FCA wins tribunal case against DFM over £400k fine

Linear Investments contested a fine for market abuse failings

Financial Conduct Authority

The UK upper tribunal has agreed with the Financial Conduct Authority’s (FCA) decision to impose a penalty on an authorised firm.

Linear Investments, a London-based broker and discretionary fund manager (DFM), failed to “take reasonable care to organise and control its affairs responsibly and effectively, to ensure potential instances of market abuse could be detected and reported”, the FCA said.

The regulator fined the firm £409,300 in September 2018.

Linear did not challenge its failings at the time, but later contested the penalty through the upper tribunal.

Contesting only parts of a court case

Linear was able to do so thanks to a contract called a “focused resolution agreement” that allows an individual or an organisation to challenge only certain elements of a case.

In this instance, the firm fought the fine but not its failings.

According to the FCA, this was the first time the upper tribunal ruled on a partly contested case.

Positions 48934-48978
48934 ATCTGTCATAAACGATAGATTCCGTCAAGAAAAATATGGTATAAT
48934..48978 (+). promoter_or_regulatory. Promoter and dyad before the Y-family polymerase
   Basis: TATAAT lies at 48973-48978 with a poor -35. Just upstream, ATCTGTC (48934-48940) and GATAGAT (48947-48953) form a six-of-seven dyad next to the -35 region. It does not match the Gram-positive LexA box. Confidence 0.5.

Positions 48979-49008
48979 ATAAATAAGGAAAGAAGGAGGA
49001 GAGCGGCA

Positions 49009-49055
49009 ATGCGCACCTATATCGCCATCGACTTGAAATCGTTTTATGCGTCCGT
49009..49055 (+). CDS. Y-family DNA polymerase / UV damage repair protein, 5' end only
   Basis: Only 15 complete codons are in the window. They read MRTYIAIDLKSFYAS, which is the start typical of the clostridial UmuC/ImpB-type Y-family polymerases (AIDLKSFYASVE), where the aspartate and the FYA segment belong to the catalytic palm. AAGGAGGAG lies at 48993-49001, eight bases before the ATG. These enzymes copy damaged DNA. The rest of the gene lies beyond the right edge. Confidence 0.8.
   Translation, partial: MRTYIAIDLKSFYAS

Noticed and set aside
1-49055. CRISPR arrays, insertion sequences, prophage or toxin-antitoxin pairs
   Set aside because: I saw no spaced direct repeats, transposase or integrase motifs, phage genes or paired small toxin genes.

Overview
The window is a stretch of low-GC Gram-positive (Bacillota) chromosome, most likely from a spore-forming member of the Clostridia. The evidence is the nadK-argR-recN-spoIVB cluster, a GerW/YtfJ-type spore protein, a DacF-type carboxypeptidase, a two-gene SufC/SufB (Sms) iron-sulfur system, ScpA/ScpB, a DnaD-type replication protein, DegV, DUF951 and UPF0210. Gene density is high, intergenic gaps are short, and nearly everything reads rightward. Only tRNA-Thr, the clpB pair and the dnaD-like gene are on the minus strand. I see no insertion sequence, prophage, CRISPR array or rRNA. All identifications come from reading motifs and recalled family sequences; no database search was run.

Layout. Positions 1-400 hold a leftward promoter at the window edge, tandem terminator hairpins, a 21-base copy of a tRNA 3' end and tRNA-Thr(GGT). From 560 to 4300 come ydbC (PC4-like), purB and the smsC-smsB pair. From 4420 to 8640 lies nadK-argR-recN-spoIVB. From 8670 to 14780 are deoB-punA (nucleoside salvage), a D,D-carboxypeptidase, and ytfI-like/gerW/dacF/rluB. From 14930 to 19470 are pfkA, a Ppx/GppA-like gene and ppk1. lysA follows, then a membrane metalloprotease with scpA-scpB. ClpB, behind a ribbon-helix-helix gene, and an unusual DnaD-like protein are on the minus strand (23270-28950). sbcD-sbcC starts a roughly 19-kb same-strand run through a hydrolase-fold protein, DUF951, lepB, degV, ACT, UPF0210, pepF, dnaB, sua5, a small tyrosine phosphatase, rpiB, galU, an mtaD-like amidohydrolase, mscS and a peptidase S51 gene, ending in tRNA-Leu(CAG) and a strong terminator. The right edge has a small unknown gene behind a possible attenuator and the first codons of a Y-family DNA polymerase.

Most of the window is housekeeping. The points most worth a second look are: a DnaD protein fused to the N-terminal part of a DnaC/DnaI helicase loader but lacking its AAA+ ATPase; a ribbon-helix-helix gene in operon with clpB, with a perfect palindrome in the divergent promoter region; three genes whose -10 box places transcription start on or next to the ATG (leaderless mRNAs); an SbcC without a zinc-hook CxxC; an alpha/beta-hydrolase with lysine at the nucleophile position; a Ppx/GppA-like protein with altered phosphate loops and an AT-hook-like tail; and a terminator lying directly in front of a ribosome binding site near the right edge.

“Firms are expected to play their part in tackling market abuse by ensuring that they are able to identify and manage the market abuse risks to which they are exposed,” said Mark Steward, executive director of enforcement and market oversight at the FCA.

“The upper tribunal recognised that, despite the pain caused by the size of the penalty, given Linear’s financial resources and level of profits, Linear’s lack of effective monitoring measures was a serious matter and the FCA’s penalty was therefore appropriate.”

The company now has until 23 April 2019 to appeal the decision.

FCA notice

The regulator issued a decision notice to Linear in June 2018 regarding its failings between 14 January 2013 and 9 August 2015.

During that time, the company had changed its business model and started providing more trade execution services to its clients.

Prior to the expansion, the firm used to rely on post-trade monitoring. But when trading volumes increased, this type of manual oversight was no longer suitable.

Linear was unaware of the inadequacy of its systems until November 2014, but it did not amend them until August 2015.

However, the FCA did not find any evidence showing the firm benefitted financially from its oversight shortcomings.

Portfolio Adviser sister publication International Adviser contacted Linear Investments, but the firm was not able to comment.

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